Five years ago, when someone sprained their ankle, what did everyone tell them to do? RICE! Rest, ice, compression, and elevation!
Some of the ideas behind the old acronym for acute injuries remain the same, but RICE was often taken too far. Individuals hindered their recovery by resting the injured body part too long. Because of this, RICE has been replaced by a new acronym, POLICE:
P: Protect the injured joint, ligament, or muscle – this means resting the area for a few days, and then after that, when you do start moving the area, continuing to protect it (for an ankle sprain, this might look like using crutches).
OL: Optimal Loading – while still in the protection phase but after a few days of rest, you should start gently moving the joint, first passively, then actively, and finally with exercises. In the past, injuries often lead to lots of muscle atrophy and stiffness; this optimal loading focuses on beginning to move and strengthen the muscle at the appropriate time rather than getting stuck in the “rest” phase as the muscle continues to weaken and the joint stiffens up.
I: Ice can help temporarily decrease the swelling around your injury. The inflammation is one of the contributors to the pain you feel around your injury, so icing for 20 minute increments can help manage your pain.
C: Compression can also help with swelling. Think: ACE bandage, compression sock, etc.
E: Elevation: Placing the injured body part up is another means of reducing swelling and inflammation. If your ankle is injured, try lying down and placing your ankle/leg on a stack of pillows.
The main difference is that “rest” has been replaced with “protection” and “optimal loading”. Protecting the injured area and getting a few days of rest is important, but it is also essential to begin moving the area and progressively loading it as your body heals, for optimal recovery.
If you’ve just experienced a strain or sprain, whether mild or severe, and have questions on how to handle it, feel free to call and ask for one of our experienced physical therapists! They will be able to give you guidance to help you recover as quickly (and fully) as possible: 616-662-0990.
By: Lisa Pfotenhauer, C-EP
When people complain of heel and foot pain, one of the most common terms tossed around is “Plantar Fasciitis”. Exactly what is Plantar Fasciitis? It is inflammation of the plantar fascia, or in layman’s terms, inflammation of the thick band of tissue that connects the heel bone to the toes. It is responsible for supporting the arch of your foot.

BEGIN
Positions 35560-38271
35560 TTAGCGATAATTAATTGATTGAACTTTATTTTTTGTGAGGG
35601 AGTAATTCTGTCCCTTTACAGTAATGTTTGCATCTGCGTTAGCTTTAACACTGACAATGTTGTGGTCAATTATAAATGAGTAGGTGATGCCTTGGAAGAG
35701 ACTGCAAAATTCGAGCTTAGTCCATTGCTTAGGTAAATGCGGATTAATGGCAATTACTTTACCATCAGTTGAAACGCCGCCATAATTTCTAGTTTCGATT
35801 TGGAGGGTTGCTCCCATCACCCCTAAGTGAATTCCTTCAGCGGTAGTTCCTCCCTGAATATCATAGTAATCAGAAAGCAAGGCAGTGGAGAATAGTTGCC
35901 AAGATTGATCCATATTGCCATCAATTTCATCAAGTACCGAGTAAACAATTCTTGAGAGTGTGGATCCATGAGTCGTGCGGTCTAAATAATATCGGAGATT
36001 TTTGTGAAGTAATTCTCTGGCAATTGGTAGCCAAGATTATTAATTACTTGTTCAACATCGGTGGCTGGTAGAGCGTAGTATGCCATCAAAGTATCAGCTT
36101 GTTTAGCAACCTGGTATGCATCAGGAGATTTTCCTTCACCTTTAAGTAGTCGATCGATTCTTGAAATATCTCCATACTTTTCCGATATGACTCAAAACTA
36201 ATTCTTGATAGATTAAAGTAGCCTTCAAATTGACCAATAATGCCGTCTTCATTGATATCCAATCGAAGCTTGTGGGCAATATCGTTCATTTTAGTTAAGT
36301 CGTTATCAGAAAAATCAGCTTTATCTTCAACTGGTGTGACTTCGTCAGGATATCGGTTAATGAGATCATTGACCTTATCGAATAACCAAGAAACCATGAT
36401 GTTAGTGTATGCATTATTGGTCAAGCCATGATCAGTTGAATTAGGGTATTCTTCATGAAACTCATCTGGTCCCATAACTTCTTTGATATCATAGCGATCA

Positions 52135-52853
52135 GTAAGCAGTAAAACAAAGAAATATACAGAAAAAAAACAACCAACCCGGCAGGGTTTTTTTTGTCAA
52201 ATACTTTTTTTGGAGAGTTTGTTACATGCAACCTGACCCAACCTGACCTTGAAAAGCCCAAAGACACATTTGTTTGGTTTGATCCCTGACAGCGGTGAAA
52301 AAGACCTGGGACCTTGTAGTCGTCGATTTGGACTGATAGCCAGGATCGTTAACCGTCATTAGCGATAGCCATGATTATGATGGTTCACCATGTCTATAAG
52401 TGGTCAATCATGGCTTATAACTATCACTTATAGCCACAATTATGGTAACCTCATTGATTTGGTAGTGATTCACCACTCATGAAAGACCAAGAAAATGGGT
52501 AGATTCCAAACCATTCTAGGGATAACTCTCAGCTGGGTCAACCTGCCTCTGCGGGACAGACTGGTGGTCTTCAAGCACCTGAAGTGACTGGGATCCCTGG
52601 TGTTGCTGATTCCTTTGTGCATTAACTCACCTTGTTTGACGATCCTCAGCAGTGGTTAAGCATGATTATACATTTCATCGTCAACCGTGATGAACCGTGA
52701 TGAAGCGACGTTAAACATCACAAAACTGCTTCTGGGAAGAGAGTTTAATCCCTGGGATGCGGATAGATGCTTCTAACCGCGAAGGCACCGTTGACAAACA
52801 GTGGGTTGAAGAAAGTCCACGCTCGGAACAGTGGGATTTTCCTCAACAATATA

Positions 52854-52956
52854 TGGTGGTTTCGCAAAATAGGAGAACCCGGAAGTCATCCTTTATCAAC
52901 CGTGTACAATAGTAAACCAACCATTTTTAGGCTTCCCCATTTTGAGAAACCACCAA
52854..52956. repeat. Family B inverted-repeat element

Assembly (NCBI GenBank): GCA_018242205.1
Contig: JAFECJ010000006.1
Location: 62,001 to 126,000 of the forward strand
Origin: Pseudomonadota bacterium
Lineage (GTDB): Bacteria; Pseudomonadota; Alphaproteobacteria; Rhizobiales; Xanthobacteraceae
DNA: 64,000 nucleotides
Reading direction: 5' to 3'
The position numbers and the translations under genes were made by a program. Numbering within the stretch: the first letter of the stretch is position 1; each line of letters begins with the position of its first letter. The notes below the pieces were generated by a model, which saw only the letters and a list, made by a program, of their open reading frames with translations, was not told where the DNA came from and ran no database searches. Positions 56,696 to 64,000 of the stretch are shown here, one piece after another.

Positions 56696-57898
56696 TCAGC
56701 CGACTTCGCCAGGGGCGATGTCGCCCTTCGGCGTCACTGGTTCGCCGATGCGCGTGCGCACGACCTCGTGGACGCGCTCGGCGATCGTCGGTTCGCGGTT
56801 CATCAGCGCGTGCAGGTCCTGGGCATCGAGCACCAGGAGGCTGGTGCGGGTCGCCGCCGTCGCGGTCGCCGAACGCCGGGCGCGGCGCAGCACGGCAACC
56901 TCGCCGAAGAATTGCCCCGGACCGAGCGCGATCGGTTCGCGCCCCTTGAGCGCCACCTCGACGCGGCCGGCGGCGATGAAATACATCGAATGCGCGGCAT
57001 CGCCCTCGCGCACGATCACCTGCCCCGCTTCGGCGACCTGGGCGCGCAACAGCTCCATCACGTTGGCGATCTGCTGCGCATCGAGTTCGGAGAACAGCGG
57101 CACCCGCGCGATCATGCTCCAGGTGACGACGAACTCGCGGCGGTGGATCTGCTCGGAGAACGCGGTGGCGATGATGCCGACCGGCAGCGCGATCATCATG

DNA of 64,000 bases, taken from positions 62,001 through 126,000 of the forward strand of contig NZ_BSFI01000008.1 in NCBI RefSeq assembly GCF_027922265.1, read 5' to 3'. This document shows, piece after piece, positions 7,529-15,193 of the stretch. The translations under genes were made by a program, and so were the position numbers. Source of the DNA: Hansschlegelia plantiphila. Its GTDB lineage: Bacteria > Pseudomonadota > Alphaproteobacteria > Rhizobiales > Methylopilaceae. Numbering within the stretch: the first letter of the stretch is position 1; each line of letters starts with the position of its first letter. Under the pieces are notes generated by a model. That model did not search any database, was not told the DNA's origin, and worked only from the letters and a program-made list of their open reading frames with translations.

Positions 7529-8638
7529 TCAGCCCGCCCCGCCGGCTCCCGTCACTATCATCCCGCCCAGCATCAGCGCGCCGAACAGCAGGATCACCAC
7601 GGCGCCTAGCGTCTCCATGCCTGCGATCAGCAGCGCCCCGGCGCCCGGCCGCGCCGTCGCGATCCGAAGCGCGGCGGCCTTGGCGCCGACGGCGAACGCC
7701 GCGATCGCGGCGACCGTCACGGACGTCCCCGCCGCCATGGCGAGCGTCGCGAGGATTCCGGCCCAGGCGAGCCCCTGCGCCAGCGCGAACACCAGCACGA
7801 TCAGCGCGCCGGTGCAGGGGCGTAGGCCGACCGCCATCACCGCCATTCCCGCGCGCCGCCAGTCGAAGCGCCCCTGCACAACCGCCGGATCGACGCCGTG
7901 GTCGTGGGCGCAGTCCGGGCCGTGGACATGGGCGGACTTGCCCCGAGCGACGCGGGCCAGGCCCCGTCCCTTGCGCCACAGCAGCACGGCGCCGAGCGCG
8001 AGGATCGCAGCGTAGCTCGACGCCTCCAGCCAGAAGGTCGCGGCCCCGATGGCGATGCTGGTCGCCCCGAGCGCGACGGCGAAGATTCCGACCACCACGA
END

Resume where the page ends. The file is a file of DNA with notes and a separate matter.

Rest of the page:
It presents itself as a sharp pain in the bottom of the foot. It is usually around the heel or just in front of the heel bone. The pain is usually worse when you first get out of bed or get up after sitting for a long time. In addition, being on your feet for long periods of time usually exacerbates the pain. Discoloration and significant visible swelling do not usually occur. It is, however, tender to the touch.
What is the best treatment for Plantar Fasciitis? Common sense says if it hurts, don’t use it. This is impossible, since we all need to walk! I recommend three basic steps to begin the healing process. First, always wear shoes, even around the house. It is important to wear shoes with good arch support. A quality tennis shoe works well. This will take some of the pressure off the plantar fascia. Going barefoot usually increases pain due to the lack of support.
Second, stretch your calves. One of my favorite stretches is to create an incline that you can comfortably stand on for 1-2 minutes at a time. By making the calves more flexible, some of the pressure is taken off the plantar fascia.
Third, ice the painful areas of your feet. This helps take some of the inflammation and, in turn, pain out of the foot (since inflammation is contributing much of the pain). My favorite way to ice is to freeze a water bottle and roll it on the bottom of the foot over the painful area. This not only ices the area but massages it as well.
Plantar Fasciitis treatment is usually pretty straight forward but requires time and patience. Two things are important to remember: First, “no pain no gain” is not a good approach. You want to keep your treatment pain to a minimum while still making strides to stretch the area when pain is minimal. Second, try to catch it early! If you can catch it before it gets bad, it is much easier to treat. Give it a month or so of supportive shoes, resting, and stretching, and it should improve. If not, it is time to see your local physical therapist to try some more exercises and treatment options.
By: Brian Colvin, PT
Steve Bartz, PT